News

June 16, 2012
 

QC students bringing solar power to Flushing

Solar-Flushing

Students from a QC Urban Studies class present their findings on the benefits of implementing solar energy in Flushing at Flushing Library on June 1.
Photo Courtesy: One Flushing and Joe Anuta

S

olar energy may not be the first thing most think of to power their homes and businesses, but one class at Queens College showed that it can be a viable, though challenging, option in Flushing.

During the spring 2012 semester, students of the Solar Flushing class, taught by urban studies professor Tarry Hum, conducted a study on the feasibility of photovoltaics, or solar panels, to be used in Flushing. They presented their findings on June 1 at the Queens Library in Flushing.

The class focused on politics, planning and community participation in solar energy advancement, according to Professor Hum. They covered the areas of Community Board 7, including the Mitchell-Linden neighborhood, looking for buildings that could host solar panels.

Solar Flushing analyzed data from the New York City Solar Map, an interactive online tool that allows users to estimate the solar energy potential for every building in New York City. Government policy was analyzed as well, including Manhattan borough president Scott Stringer’s Rooftop Revolution report and the NY Solar Jobs Act.

Researchers found that Rooftop Revolution, an initiative looking to install solar panels at city schools to generate electricity, could create up to 5,000 new jobs.

They also found that if solar panels were placed on rooftops in the Mitchell-Linden area, more than $400,000 could be saved annually on electricity; panels would pay for themselves in five and a half years.

“People should care about this because it’s their electricity,” said Carina Nieves, a research participant who graduated from QC in May 2012. “It would be homegrown, here in New York City, and with solar energy it would be a lot cheaper in the long term because energy rates are going up across the board.”

The class also collected research by interviewing stakeholders and community partners from different organizations. Amongst those interviewed were John Cho from One Flushing, council member Peter Koo and Assemblywoman Grace Meng.

“The reason we wanted to look at these community stakeholders was that [they] each brought a different perspective,” said William Leverett who graduated from QC in 2011. “See who can actually, once these initiatives are put in place, implement them within the community and who has stake within the community to influence social change and social development.”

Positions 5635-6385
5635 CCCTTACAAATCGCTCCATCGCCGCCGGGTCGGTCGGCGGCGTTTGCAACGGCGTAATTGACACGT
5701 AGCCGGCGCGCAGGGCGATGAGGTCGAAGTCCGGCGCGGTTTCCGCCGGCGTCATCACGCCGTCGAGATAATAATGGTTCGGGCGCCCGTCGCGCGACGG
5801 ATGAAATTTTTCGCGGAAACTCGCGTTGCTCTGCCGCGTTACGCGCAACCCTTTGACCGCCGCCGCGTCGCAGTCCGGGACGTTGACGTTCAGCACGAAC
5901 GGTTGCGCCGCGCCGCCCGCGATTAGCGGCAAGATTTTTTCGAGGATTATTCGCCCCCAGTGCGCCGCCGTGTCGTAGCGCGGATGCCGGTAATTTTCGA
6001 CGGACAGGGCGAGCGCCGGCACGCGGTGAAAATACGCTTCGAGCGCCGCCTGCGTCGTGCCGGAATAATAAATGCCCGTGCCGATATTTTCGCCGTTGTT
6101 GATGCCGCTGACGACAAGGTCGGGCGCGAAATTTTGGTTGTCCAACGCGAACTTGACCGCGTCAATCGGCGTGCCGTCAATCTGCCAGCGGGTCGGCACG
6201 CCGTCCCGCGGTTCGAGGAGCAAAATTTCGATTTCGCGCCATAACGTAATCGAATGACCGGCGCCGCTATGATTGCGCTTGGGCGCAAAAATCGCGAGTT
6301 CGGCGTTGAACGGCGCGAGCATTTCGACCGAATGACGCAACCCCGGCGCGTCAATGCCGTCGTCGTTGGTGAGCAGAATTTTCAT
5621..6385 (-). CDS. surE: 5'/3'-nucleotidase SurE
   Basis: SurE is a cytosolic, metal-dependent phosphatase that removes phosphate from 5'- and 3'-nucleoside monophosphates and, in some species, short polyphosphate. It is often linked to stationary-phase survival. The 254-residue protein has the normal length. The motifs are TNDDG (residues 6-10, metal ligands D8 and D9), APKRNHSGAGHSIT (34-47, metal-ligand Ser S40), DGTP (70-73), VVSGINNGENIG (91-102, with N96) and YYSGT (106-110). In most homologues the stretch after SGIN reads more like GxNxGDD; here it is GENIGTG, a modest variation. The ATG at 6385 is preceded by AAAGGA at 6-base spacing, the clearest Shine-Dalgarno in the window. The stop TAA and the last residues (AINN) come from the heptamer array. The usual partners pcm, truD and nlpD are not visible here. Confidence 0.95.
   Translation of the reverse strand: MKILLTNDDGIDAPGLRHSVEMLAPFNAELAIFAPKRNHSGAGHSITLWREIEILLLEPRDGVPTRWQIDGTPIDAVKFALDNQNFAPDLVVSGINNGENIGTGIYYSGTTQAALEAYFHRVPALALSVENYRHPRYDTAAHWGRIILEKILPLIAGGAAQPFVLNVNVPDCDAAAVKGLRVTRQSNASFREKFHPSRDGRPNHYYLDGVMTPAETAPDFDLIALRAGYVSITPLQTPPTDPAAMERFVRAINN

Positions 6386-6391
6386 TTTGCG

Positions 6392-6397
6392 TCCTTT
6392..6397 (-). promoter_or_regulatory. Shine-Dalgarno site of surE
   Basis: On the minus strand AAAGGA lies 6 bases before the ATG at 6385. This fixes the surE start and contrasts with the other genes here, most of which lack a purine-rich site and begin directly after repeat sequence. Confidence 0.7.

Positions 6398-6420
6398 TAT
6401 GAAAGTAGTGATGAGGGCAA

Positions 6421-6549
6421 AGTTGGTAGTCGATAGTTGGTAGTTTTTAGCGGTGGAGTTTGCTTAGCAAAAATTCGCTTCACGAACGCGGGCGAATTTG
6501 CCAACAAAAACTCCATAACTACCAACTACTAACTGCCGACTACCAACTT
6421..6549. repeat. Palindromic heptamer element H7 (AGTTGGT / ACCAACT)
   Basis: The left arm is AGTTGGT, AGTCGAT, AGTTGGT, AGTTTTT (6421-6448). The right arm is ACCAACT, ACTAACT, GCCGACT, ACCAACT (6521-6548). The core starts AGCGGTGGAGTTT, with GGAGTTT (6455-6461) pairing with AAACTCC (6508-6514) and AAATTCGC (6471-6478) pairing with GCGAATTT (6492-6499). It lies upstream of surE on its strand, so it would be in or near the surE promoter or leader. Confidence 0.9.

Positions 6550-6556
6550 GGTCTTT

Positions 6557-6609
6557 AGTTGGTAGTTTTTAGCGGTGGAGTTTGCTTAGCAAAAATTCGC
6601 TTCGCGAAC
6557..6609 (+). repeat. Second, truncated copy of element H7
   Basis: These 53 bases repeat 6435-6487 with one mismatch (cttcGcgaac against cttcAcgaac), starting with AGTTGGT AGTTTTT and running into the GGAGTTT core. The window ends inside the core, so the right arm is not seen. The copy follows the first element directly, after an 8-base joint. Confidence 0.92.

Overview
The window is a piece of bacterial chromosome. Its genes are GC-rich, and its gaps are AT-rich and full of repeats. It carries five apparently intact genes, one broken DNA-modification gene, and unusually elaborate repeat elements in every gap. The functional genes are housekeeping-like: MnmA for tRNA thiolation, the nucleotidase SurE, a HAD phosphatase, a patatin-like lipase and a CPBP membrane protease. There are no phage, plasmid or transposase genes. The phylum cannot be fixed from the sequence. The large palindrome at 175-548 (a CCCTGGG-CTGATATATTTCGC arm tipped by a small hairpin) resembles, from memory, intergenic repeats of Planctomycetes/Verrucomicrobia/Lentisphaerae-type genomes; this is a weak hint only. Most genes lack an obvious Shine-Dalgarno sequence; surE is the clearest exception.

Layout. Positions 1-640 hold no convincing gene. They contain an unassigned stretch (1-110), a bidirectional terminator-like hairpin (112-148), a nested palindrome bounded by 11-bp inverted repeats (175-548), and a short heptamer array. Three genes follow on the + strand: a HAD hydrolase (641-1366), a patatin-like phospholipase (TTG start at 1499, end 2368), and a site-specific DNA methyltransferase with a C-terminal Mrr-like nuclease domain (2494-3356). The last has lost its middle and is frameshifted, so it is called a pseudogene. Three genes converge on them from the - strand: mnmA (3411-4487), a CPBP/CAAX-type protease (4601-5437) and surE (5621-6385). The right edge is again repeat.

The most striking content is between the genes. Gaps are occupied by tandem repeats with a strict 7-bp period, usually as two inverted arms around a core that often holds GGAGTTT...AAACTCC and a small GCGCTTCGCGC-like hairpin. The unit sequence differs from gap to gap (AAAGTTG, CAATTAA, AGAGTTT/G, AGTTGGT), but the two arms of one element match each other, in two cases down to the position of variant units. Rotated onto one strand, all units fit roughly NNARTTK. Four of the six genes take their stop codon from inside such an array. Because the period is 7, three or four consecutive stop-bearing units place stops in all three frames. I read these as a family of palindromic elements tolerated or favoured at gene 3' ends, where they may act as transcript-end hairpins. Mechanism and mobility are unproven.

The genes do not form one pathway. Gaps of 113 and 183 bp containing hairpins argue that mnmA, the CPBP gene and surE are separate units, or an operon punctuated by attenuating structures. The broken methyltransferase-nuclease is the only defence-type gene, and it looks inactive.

One of the obstacles to solar energy is how costly solar panels can be, according to the class; however, there are ways to finance them.

Through subsidies, loans, grants and rebates for people who want to install solar technology, the project can be feasible.

“Advocates need to campaign for the federal government to create a solar energy program, funded by the government with subsidized money, that can be loaned to people who want to install solar panels and it can be paid back with interest. These loans can be recycled to new applicants producing a self-sustaining system,” said QC graduate student Sarah Salama, during the presentation. “Unfortunately, because energy is not seen as a huge crisis just yet, it is being ignored and put to the side and the problem is not going to go away.”

The report for the study is currently being edited, but will be available soon. A video of the presentation entitled “Solar Flushing” is available on YouTube.



About the Author

admin




Advertisement
 
 

 
A list of the top 15 fossil fuel companies CUNY invests in, courtesy of FOIA records provided by CUNY Private Prison Divest. As a note to the reader, Petrobras appears twice in the record with $23,600 as another separate investment.

CUNY invests nearly $5 million in fossil fuel companies

CUNY invested more than $4.9 million last year in fossil fuel companies such as ExxonMobil, Chevron and Royal Dutch Shell, according to documents provided by CUNY Prison Divest obtained through the Freedom of Information Act. C...
by Fernando Echeverri and Brandon Jordan
 

 
 
Photo courtesy of Taylor Blanket
The iTones quickly achieved success through different competitions and local performances.

Spotlight on the iTones: QC’s first official a capella group

Queens College’s iTones is a co-ed a capella group founded in 2012 by President Taylor Blanket and Vice President Jessica Altieri. A cappella is technically defined as “singing without instrumental accompaniment.” While s...
by Candice Samuels
 

 
 
SePI15SO

Comedian Ted Alexandro opens up about life as a comedian

By Alexander Hugel Queens College is known as the alma mater of some of the funniest men in comedy such as the legendary Jerry Seinfeld and Ray Ramono, but it was also the old stomping ground of lesser known comedian Ted Alexan...
by Guest Contributor
 

 

 
Photo courtesy of Amanda Goldstein
Anyone may be able to enter the pool offered by the Aquatics Department.

Students and community can get cool in QC’s pool

Did you know there is a pool at Queens College? Not many students are aware of the Olympic sized, 25 yards long and six-lane wide pool located in the Fitzgerald Gymnasium. The Queens College Aquatics Department offers two progr...
by Albert Roman
 

 
Advertisement
 
Photo courtesy of Randal Olson

Students unable to work a full-time job and pay tuition, data finds

The average full-time student needs to work more than 900 hours to pay for one year of tuition and fees. In 1979, for the same person, only 182 hours were needed. Randal Olson, a graduate research assistant at Michigan State Un...
by Brandon Jordan
 

 




Advertisement